Defendant next contends that the trial court should have declared a mistrial because of certain testimony. The testimony of witness Barnett was rather unbelievable and the court so indicated at trial. Defendant asserts that when the court became thus convinced, it was obliged to move sua sponte for a mistrial. No authority is cited for this proposition and so it can be deemed abandoned and disposed of under the rule of People v. Rogers (1968), 10 Mich. App. 380, and People v. McGown (1969), 19 Mich. App. 580.

Defendant further contends that reversible error was committed because the penalty for armed robbery was mentioned during trial. Witness Barnett was allowed to state, under questioning by defendant's attorney, that the penalty for armed robbery was life imprisonment. Following this, the prosecutor asked Barnett what the penalty for first-degree murder was (Barnett was then awaiting trial on charges of first-degree murder). The court instructed the jury that penalty was no concern of theirs and was a matter solely for the court. In addition, the matter of penalty in regards to robbery armed came out in response to defense counsel's own questioning. While the mention of penalty may have been improper, appellant cannot be heard to complain. People v. Singer (1913), 174 Mich. 361.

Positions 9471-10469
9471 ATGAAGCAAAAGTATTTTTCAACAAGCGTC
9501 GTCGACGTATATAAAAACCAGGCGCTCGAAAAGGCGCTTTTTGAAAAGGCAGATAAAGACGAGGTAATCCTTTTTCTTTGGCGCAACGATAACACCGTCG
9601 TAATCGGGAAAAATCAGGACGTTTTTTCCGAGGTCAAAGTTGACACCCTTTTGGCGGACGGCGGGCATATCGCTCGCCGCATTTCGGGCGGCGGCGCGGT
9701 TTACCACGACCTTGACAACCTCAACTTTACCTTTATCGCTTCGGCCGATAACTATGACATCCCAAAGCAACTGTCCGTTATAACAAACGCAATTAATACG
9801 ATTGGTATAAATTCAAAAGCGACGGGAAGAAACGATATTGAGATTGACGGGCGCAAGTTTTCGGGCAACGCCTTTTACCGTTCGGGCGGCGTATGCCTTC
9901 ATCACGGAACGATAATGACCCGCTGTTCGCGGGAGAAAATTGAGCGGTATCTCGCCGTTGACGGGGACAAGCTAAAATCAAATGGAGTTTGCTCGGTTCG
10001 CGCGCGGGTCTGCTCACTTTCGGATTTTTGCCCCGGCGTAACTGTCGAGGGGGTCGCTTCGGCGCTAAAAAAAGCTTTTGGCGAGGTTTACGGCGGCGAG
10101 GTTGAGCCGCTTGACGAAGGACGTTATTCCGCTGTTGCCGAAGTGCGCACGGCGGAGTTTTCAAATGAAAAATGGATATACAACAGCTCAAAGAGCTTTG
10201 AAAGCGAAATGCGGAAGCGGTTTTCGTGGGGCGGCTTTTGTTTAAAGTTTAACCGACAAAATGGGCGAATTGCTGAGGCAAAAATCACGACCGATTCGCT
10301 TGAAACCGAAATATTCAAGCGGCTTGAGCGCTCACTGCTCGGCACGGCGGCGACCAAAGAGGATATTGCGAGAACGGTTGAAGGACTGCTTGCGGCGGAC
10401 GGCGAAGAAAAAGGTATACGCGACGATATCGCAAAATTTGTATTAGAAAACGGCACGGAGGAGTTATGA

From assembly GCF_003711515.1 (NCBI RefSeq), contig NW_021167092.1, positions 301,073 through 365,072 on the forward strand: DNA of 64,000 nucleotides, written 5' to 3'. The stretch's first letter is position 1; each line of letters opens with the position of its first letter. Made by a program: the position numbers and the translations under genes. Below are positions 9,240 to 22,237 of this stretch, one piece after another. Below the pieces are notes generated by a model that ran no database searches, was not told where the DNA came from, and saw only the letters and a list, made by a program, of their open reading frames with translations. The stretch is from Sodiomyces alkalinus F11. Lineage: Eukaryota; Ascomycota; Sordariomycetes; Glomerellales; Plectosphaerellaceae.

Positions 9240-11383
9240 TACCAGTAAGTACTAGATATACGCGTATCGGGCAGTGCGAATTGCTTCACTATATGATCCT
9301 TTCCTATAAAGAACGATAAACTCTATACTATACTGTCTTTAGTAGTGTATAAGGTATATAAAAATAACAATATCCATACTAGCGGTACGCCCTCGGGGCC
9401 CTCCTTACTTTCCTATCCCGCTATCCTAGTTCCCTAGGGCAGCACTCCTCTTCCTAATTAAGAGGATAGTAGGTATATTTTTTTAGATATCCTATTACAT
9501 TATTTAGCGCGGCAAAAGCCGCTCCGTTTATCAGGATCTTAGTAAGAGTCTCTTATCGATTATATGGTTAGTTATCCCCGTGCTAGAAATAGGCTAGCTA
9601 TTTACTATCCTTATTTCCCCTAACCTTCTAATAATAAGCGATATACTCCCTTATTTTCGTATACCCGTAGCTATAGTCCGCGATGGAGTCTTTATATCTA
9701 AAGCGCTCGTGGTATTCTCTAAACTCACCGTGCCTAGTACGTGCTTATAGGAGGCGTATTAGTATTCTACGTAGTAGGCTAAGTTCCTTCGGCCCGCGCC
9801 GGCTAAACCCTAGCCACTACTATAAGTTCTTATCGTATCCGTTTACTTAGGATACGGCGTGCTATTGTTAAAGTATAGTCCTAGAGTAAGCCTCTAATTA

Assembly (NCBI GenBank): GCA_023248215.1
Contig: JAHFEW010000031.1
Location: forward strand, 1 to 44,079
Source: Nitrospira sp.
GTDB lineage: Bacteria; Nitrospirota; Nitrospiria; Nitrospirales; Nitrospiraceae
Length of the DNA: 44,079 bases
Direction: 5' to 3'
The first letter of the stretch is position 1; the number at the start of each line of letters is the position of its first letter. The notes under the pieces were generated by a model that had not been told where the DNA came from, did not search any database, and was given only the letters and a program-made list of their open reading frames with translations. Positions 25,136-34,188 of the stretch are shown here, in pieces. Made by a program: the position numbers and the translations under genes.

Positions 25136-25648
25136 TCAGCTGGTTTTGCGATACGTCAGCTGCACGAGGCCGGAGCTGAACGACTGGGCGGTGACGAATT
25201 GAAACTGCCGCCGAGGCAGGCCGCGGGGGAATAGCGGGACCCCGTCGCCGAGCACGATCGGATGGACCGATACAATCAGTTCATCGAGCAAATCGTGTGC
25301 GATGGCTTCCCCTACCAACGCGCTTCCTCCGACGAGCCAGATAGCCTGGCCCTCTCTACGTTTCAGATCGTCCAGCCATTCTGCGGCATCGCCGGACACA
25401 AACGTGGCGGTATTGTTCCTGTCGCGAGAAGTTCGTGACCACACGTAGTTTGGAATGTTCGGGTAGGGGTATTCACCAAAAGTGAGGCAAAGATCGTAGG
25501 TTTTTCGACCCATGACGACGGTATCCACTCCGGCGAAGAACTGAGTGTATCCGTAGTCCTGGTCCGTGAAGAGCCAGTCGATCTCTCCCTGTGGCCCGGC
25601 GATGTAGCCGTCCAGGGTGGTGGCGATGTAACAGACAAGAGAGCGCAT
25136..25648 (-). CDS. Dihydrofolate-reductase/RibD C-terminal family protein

Defense counsel, in chambers, moved the court to advise the jury regarding the penalty for perjury. His theory apparently was that if the jury were advised that witness Barnett was running the risk of being prosecuted for perjury, they would be more inclined to believe his otherwise-unbelievable testimony. This the court declined to do and defendant assigns this as error. He does not bring to our attention any authority for this proposition; in fact, it appears that it would have been error for the court to so advise the jury. Cf. People v. Wein (1969), 382 Mich. 588.

The prosecution did not indorse the names of two res gestae witnesses on the information. While this is ordinarily error, defense counsel as well as defendant himself had the circuit court history in this matter for some ten months prior to trial and well knew that the names of these two witnesses were missing. The error is not saved for review. People v. Love (1969), 18 Mich. App. 228; Accord: People v. Bowman (1971), 33 Mich. App. 262.

Defendant did not take the stand and claims he did not do so because of his somewhat unsavory criminal record. A motion was made to suppress his criminal record but the court declined to grant it. Realizing that his record would come out if he did take the stand, defendant declined to do so. We are urged that the trial court erred in this regard. By statute, MCLA § 600.2158 (Stat Ann 1962 Rev § 27A.2158), the people have the right to cross-examine a defendant concerning his criminal convictions, the purpose being to assist the jury in determining the credibility of the defendant as a witness in his own behalf. Defendant was not entitled to have his motion to suppress his record granted. People v. Cook (1970), 24 Mich. App. 401.

The decision of the trial court is affirmed.

All concurred.